At least a day before baking (or a week before) place the raisins in a jar with a tight-fitting top. Add the bourbon. Turn occasionally from top to bottom. (If the jar might leak when it is upside down, place it in a bowl.)
Prepare the oven to 300° and adjust a rack one-third up from the bottom of the oven. You will need a 10 x 4-inch tube pan, which may have a separate bottom or may be all in one piece, and it may have a nonstick lining or not. Butter the pan (even if it is nonstick), line the bottom with baking pan liner paper or brown wrapping paper cut to fit, butter the paper, and dust with fine, dry bread crumbs (with your fingertips, sprinkle the crumbs on the tube). Then, over a piece of paper, tap to shake out excess crumbs.
Sift together the flour, baking powder, and 1/4 teaspoon of the salt (reserve 1/4 teaspoon of salt). Set aside.
In the large bowl of an electric mixer, beat the butter until it is softened. Add the nutmeg and 3/4 cups of the sugar (reserve the remaining 1/4 cup) and beat for 5 minutes until the mixture is very creamy. Add the egg yolks (it is okay to add them all at once) and beat for a few minutes, scraping the bowl as necessary with a rubber spatula. On low speed add about one-third of the sifted dry ingredients and beat only to mix. Then mix in about half of the raisins, along with any bourbon that was not absorbed. Then add another third of the dry ingredients, the remaining raisins and bourbon, and finally the remaining dry ingredients, scraping the bowl as necessary with a large rubber spatula and beating only until incorporated after each addition.
Remove from the mixer and stir in the nuts. Now transfer the mixture to a larger bowl in order to have room to fold in the beaten whites. Set aside.
In the small bowl of an electric mixer, with clean beaters, beat the whites and the reserved 3/4 teaspoon of salt until the whites hold a soft shape. Reduce the speed to moderate and gradually add the remaining 1/4 cup of sugar. Then increase the speed to high and beat briefly, only until the whites hold a definite shape but are not stiff or dry.
With a large rubber spatula stir one-quarter of the whites into the cake batter. Then fold in the remaining whites.
Turn the mixture into the prepared pan. Smooth the top.
Bake for about 2 1/2 hours, until a cake tester inserted into the middle of the cake comes out clean and dry. If the top of the cake begins to darken too much during baking, cover it loosely with foil.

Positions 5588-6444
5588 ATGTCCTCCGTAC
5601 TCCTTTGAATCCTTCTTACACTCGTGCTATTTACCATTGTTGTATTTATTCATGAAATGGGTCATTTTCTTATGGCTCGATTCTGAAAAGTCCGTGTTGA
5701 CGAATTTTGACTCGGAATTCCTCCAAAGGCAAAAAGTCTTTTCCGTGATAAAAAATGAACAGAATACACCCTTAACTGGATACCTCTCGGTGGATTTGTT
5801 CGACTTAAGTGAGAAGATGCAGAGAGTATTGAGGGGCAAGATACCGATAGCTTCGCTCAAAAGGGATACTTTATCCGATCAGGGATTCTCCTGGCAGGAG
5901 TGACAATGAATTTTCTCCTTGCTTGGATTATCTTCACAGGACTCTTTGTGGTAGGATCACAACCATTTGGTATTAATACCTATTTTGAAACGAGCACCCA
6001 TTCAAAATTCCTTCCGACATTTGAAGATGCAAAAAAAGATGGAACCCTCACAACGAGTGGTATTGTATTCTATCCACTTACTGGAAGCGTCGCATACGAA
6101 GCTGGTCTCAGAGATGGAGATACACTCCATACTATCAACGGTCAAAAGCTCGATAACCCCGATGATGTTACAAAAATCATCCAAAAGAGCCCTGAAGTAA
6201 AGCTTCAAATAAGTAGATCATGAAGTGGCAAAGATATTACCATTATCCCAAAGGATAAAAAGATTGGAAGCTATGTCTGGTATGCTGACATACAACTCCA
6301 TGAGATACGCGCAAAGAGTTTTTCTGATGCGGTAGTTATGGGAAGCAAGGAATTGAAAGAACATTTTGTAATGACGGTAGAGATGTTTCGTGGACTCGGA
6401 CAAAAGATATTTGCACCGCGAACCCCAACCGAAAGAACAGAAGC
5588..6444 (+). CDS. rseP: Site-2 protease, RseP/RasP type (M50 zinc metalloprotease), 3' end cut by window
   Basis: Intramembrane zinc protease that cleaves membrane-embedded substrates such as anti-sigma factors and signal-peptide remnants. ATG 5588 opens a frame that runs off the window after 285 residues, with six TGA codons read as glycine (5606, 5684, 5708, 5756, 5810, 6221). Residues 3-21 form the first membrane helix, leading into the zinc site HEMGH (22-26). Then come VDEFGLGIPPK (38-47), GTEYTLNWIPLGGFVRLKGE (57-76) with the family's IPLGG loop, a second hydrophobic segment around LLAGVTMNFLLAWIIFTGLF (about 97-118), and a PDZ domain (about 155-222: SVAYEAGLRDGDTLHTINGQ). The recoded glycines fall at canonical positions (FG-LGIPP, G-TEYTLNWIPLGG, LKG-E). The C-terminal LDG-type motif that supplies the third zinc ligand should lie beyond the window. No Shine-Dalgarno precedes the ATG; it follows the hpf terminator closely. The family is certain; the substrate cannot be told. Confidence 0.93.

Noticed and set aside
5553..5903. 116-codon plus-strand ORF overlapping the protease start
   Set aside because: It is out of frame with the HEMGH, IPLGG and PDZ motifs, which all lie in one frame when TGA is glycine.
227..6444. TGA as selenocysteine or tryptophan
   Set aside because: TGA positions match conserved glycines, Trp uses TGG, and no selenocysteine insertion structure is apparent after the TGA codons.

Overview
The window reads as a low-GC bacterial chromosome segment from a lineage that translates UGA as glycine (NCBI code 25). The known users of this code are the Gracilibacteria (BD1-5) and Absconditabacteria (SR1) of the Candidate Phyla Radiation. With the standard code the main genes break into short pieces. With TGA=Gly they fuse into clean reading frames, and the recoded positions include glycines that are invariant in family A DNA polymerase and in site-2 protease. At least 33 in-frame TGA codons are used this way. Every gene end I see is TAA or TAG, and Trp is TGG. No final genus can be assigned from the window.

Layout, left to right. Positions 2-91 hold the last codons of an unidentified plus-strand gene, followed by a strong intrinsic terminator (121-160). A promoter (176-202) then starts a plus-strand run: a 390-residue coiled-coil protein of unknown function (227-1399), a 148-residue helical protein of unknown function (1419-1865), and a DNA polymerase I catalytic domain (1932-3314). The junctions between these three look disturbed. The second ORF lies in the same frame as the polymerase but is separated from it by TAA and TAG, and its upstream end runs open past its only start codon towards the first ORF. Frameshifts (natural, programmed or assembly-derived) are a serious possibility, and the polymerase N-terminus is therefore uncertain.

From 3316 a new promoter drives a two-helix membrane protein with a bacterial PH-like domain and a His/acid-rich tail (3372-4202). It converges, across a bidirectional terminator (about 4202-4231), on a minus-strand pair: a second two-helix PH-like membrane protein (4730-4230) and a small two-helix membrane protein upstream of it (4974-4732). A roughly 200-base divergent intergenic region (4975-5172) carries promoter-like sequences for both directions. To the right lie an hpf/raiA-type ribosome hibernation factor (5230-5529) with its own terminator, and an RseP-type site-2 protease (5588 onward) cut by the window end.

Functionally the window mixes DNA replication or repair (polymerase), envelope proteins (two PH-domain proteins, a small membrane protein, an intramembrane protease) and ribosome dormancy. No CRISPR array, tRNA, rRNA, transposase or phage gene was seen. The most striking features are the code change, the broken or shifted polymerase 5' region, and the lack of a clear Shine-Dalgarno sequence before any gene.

Remove from the oven and let stand for 30 minutes. (The top of the cake will be 1 inch below the top of the pan.)
Cover the pan with a rack, carefully turn over the pan and the rack, remove the pan, peel off the paper lining, cover with another rack and turn over again, leaving the cake right side up.
When the cake has cooled, wrap it airtight and refrigerate it for a few days before serving, or freeze it.
The cake should be cold when it is cut. Use a very sharp, firm knife and make the slices thin.
Note: If you wish, you can wrap the cake in a napkin that has been soaked with bourbon or you can just stuff the center hole with a piece of cheesecloth that has been soaked with bourbon, and then wrap the cake with plastic wrap or foil and let it age that way at room temperature for at least a few days. It is a fine cake either way, with or without the additional bourbon—but it is possibly a little more fine with it. Kentucky Whiskey Cake
Makes 24 or more portions
"This is an heirloom recipe for an extravagant and marvelous raisin/nut/bourbon fruitcake. It is a cake traditionally served for Thanksgiving and Christmas, but it is wonderful any time. It lasts well and makes a magnificent gift. It is 5 1/2 pounds of deliciousness." Maida Heatter
Reprinted with Permission from ©Maida Heatter's Cakes, by Maida Heatter, foreword by Nancy Silverton, published by Andrews McMeel read more, get more recipes
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